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Article:
  How to Misuse SQL's FROM Clause
Subject:   Doesn't work for Oracle, Db2 UDB, DB2 or SQLserver
Date:   2006-03-21 15:55:13
From:   mm0
I assembled sample data from my ssytem to test this out because I didn't believe it was generalizable. It's the opposite of the suggestion for Oracle 8/9 and sqlserver in my test databases, and DB2 and DB2 UDB rewrite the subquery as a join.


Tables are indexed on constraint columns, indexed on join columns, cust table has ~25 million rows and order table has ~60 million rows.


I don't have a mysql instance up on these servers to test with. I think you're making a generalization of a mysql-specific suggestion.

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  • Stephane Faroult photo Doesn't work for Oracle, Db2 UDB, DB2 or SQLserver
    2006-03-23 10:46:41  Stephane Faroult | O'Reilly Author [View]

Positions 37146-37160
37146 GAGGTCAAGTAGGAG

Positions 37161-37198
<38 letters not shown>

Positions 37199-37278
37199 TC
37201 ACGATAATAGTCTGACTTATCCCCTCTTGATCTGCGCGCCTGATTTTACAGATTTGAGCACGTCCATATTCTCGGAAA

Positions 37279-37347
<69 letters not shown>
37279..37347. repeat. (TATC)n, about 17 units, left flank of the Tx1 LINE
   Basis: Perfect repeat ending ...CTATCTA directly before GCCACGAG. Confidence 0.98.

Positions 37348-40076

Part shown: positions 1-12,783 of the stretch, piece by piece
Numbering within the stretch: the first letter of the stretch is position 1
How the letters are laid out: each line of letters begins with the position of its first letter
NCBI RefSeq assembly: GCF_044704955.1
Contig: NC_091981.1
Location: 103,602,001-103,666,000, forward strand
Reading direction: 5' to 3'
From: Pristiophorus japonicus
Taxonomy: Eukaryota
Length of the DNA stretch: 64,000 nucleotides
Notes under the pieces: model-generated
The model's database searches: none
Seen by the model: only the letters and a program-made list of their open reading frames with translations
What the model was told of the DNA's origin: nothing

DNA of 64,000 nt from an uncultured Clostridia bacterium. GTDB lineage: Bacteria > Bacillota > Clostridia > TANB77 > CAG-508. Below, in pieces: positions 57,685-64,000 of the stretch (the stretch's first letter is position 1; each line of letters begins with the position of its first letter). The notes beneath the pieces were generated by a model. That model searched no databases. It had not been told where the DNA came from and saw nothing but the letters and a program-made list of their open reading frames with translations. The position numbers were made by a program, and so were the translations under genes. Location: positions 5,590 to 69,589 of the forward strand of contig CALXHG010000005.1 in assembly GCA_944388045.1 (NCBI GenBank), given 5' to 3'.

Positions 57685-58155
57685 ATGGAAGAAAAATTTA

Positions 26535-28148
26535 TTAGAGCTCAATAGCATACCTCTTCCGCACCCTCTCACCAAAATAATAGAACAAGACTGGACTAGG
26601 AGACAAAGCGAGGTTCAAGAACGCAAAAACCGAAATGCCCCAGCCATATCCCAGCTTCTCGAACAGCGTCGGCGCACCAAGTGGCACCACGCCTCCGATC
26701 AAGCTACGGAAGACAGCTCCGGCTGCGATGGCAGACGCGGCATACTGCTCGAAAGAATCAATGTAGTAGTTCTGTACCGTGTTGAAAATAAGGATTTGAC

I am afraid that you are misunderstanding my point. It's not a "performance tip", but a matter of good practice. Indeed, a good optimizer may well, in a simpler case, rewrite the query as it should have been rewritten in the first place and do the right thing. Throw in aggregates, outer joins, subqueries. Will it perform as well? Maybe, maybe not. Create a view upon the join, and imagine that you are joining the resulting view to one of the tables in the view. Do you think that the DISTINCT will make an intelligent rewrite easier?
    There is also an interesting case, which is the one of queries in which the WHERE clause is modified on the fly. It's easy to add a subquery if you have a particular condition that is the existence of given values in a related table. Add a DISTINCT and this table to the FROM clause, all queries for which no screening condition references this table will join it for nothing ...
    There is nothing DBMS dependent in all these cases.